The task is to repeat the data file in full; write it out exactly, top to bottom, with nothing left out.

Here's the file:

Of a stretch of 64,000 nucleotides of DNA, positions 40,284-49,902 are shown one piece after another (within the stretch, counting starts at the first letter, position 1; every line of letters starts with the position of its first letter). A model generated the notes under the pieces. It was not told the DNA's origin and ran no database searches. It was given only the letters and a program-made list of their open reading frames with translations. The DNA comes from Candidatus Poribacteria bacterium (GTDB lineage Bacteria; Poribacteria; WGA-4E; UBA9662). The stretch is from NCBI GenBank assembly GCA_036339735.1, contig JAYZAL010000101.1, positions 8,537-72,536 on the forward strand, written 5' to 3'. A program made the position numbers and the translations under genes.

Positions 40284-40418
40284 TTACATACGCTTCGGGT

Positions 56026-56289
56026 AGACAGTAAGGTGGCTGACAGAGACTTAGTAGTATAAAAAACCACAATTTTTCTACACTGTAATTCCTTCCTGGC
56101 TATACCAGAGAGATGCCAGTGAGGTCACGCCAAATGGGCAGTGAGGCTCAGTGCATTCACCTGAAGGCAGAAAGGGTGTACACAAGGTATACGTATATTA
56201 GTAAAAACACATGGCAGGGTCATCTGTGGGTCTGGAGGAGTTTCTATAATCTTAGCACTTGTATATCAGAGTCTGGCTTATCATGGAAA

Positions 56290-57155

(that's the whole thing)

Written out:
Of a stretch of 64,000 nucleotides of DNA, positions 40,284-49,902 are shown one piece after another (within the stretch, counting starts at the first letter, position 1; every line of letters starts with the position of its first letter). A model generated the notes under the pieces. It was not told the DNA's origin and ran no database searches. It was given only the letters and a program-made list of their open reading frames with translations. The DNA comes from Candidatus Poribacteria bacterium (GTDB lineage Bacteria; Poribacteria; WGA-4E; UBA9662). The stretch is from NCBI GenBank assembly GCA_036339735.1, contig JAYZAL010000101.1, positions 8,537-72,536 on the forward strand, written 5' to 3'. A program made the position numbers and the translations under genes.

Positions 40284-40418
40284 TTACATACGCTTCGGGT

Positions 56026-56289
56026 AGACAGTAAGGTGGCTGACAGAGACTTAGTAGTATAAAAAACCACAATTTTTCTACACTGTAATTCCTTCCTGGC
56101 TATACCAGAGAGATGCCAGTGAGGTCACGCCAAATGGGCAGTGAGGCTCAGTGCATTCACCTGAAGGCAGAAAGGGTGTACACAAGGTATACGTATATTA
56201 GTAAAAACACATGGCAGGGTCATCTGTGGGTCTGGAGGAGTTTCTATAATCTTAGCACTTGTATATCAGAGTCTGGCTTATCATGGAAA

Positions 56290-57155